Annotated frontispiece (detail), unidentified artist, Qur’an, between the second half of the 18th century and first half of the 19th century (Swahili people, Siyu, Kenya), North Italian paper, ink, leather binding, 26.5 x 20.3 x 7.6 cm (Fowler Museum at UCLA, X90.184A, B. Gift of the The Jerome L. Joss Collection; image © Fowler Museum at UCLA, photo: Don Cole, 2019)

Annotated frontispiece (detail), unidentified artist, Qur’an, between the second half of the 18th century and first half of the 19th century (Swahili people, Siyu, Kenya), North Italian paper, ink, leather binding, 26.5 x 20.3 x 7.6 cm (Fowler Museum at UCLA, X90.184A, B. Gift of the The Jerome L. Joss Collection; image © Fowler Museum at UCLA, photo: Don Cole, 2019)

In the illuminated two-page frontispiece that opens the manuscript, multiple decorative rectilinear frames surround the Qur’anic text with motifs in red, yellow-brown, and black. Starting from the outermost frame, there is: 1) a repeated single knot; 2) a continuous undulating floral and vine motif; and 3) an “s”–shaped cable pattern. 

On each page, curvilinear cartouches located above and below the Qur’anic text contain chapter titles (in this case sura al-fatiha (1) and sura al-baqara (2)), the places where God revealed the verses to the Prophet Muhammad—Mecca or Medina, and the number of verses. The text of these titles is rendered in white reserved on a black ground. Their script style is cursive with some letters stacked above others and other letters overlapping.

The Qur’anic text (all letters and vowels) occupies the central panels of the pages and is written in black ink with the exception of the word Allah (God) which is written, or rubricated, in red. Red ink is also used for vocalization marks and the three dots in a triangular shape that indicate the end of each verse. The Qur’anic script is cursive, meaning that the letters are joined up rather than written out separately. It resembles a fairly common style of Arabic calligraphy used widely by scribes since the early period of Islam called naskh but has some distinctive features, especially the tails of some letters which swoop under others. At present, it appears that the script style used in this Qur’an was locally developed as almost no other comparable examples exist outside the region.

In the margins, outside the decorative frames, are annotations placed in rectangular boxes. These contain information concerning the standard variant readings or recitations of the verses as well as commentary about the verses written by authoritative Islamic scholars. The cursive script of the annotations is written in black and red inks. While smaller than the Qur’anic text, the calligrapher’s hand displays similar characteristics—suggesting the possibility that the same person was responsible for copying out the manuscript and annotating it.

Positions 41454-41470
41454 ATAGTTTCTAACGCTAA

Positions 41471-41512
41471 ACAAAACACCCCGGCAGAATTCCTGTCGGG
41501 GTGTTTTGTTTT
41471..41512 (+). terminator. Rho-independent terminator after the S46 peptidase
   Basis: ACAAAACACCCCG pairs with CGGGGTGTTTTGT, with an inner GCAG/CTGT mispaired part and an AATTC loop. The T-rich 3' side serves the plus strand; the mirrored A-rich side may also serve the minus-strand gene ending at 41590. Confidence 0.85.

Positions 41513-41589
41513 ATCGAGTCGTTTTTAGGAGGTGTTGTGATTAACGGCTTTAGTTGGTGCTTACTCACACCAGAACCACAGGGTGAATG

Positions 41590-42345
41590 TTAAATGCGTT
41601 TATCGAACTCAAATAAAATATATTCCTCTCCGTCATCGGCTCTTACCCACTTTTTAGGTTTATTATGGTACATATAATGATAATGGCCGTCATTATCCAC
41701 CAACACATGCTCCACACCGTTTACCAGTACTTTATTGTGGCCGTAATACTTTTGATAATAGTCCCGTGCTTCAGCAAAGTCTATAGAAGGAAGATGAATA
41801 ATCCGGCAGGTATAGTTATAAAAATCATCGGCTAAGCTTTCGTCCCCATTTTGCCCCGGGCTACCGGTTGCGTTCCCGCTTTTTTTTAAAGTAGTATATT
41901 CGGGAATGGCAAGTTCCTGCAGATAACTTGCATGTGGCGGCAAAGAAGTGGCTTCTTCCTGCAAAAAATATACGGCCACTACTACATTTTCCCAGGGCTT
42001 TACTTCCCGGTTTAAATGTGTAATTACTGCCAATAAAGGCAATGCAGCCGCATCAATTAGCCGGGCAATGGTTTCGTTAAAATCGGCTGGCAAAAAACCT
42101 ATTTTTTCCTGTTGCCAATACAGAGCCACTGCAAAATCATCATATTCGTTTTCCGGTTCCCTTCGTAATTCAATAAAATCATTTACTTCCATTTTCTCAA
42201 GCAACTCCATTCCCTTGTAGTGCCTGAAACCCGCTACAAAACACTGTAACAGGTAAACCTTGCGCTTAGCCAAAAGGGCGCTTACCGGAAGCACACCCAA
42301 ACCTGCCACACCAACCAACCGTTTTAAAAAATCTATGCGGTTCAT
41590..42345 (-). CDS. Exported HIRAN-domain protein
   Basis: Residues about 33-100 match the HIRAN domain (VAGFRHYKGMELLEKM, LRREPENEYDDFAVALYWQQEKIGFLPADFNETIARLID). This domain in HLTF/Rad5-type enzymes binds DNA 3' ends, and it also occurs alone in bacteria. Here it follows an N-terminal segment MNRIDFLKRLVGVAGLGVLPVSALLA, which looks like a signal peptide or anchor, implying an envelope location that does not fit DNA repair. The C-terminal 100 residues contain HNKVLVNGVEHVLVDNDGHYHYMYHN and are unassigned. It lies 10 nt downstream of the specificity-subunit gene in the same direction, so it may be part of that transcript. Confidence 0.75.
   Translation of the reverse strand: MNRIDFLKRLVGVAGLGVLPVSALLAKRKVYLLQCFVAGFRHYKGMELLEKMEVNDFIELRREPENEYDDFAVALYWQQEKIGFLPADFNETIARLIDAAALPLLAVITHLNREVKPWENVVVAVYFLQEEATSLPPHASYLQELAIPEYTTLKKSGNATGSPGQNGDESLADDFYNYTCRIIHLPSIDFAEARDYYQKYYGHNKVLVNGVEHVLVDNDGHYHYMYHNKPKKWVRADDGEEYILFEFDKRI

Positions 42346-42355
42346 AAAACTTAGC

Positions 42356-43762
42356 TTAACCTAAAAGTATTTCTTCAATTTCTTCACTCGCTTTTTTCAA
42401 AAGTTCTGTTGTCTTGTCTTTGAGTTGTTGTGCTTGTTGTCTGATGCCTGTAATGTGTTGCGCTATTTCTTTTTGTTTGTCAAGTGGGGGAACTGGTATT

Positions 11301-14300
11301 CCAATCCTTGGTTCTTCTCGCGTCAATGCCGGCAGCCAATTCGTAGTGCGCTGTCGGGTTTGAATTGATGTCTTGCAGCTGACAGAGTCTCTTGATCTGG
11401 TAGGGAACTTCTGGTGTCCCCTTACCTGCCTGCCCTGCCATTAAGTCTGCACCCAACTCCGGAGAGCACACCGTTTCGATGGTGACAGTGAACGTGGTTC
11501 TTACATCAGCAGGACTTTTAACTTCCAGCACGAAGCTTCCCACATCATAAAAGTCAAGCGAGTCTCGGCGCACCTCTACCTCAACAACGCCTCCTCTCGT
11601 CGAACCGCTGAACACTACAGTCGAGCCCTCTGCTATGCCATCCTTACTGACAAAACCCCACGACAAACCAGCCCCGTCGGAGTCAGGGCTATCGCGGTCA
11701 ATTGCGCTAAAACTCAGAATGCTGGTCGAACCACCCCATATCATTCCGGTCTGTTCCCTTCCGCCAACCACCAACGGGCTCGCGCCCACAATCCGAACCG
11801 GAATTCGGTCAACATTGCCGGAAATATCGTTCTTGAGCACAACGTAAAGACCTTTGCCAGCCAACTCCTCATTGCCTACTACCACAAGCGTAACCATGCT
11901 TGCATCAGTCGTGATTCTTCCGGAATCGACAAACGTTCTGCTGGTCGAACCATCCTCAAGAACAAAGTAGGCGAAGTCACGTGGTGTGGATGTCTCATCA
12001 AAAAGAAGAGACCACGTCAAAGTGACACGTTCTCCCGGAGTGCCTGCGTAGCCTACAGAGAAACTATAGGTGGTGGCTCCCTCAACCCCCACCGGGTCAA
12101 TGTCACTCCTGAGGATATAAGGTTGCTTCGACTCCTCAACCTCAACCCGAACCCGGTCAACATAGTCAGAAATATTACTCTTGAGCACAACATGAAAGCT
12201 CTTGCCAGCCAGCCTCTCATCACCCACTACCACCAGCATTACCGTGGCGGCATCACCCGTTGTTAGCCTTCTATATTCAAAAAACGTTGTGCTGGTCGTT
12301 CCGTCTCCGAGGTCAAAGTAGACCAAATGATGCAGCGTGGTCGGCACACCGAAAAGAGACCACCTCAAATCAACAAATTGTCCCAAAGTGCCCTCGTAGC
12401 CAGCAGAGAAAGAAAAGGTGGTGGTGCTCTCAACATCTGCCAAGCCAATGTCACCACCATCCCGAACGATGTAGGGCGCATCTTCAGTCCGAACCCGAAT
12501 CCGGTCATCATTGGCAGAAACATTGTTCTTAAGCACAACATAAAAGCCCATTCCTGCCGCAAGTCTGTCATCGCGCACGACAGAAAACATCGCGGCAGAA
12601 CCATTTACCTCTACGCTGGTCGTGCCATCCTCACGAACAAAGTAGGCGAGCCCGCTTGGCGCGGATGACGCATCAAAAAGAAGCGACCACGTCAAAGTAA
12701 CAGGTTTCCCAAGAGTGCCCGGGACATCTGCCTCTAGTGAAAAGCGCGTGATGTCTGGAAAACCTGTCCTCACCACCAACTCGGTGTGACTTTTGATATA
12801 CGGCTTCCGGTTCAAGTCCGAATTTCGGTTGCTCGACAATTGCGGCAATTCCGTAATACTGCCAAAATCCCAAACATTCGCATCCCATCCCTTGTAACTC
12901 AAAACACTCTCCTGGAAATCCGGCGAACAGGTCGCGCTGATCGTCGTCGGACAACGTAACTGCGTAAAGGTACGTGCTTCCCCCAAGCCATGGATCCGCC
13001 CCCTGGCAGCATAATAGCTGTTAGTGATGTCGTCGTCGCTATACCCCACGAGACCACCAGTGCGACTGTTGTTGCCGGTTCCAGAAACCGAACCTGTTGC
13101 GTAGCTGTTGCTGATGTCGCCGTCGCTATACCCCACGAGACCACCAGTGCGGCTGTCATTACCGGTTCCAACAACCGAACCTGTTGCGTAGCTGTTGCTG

Unidentified artist, Qur’an, between the second half of the 18th century and first half of the 19th century (Swahili people, Siyu, Kenya), North Italian paper, ink, leather binding, 26.5 x 20.3 x 7.6 cm (Fowler Museum at UCLA, X90.184A, B., folio 218 recto, Gift of the The Jerome L. Joss Collection; image © Fowler Museum at UCLA, photo: Don Cole, 2019)

Unidentified artist, Qur’an, between the second half of the 18th century and first half of the 19th century (Swahili people, Siyu, Kenya), North Italian paper, ink, leather binding, 26.5 x 20.3 x 7.6 cm (Fowler Museum at UCLA, X90.184A, B., folio 218 recto, Gift of the The Jerome L. Joss Collection; image © Fowler Museum at UCLA, photo: Don Cole, 2019)

Other pages in the manuscript contain many different decorative features and stylized text. These include: decorated prostration (sajda) markers that indicate to the reader where to bow in prostration when they are reading the Qur’an; a division (juz) marker that is used to divide the Qur’an into parts or sections to ease memorization or reading, chapter titles; and, highly stylized basmalas, the Arabic incipit “in the name of God the Most Beneficent the Most Merciful” (“bismillāh al-raḥmān al-raḥīm”). 

Artist Unknown, Swahili peoples, Siyu, Kenya Qur’an, early 19th century North Italian paper, ink, leather binding, 26.5 x 20.3 x 7.6 cm (Fowler Museum at UCLA, X90.184A, B. Gift of the The Jerome L. Joss Collection; Image © Fowler Museum at UCLA, photo: Don Cole, 2019)Artist Unknown, Swahili peoples, Siyu, Kenya Qur’an, early 19th century North Italian paper, ink, leather binding, 26.5 x 20.3 x 7.6 cm (Fowler Museum at UCLA, X90.184A, B. Gift of the The Jerome L. Joss Collection; Image © Fowler Museum at UCLA, photo: Don Cole, 2019)

Pages showing supplication sections with decorative and inscribed roundels. Unidentified artist, Qur’an, frontispiece, between the second half of the 18th century and first half of the 19th century (Swahili people, Siyu, Kenya), North Italian paper, ink, leather binding, 26.5 x 20.3 x 7.6 cm (Fowler Museum at UCLA, X90.184A, B., folios 405 recto and 413 verso, Gift of the The Jerome L. Joss Collection; image © Fowler Museum at UCLA, photo: Don Cole, 2019)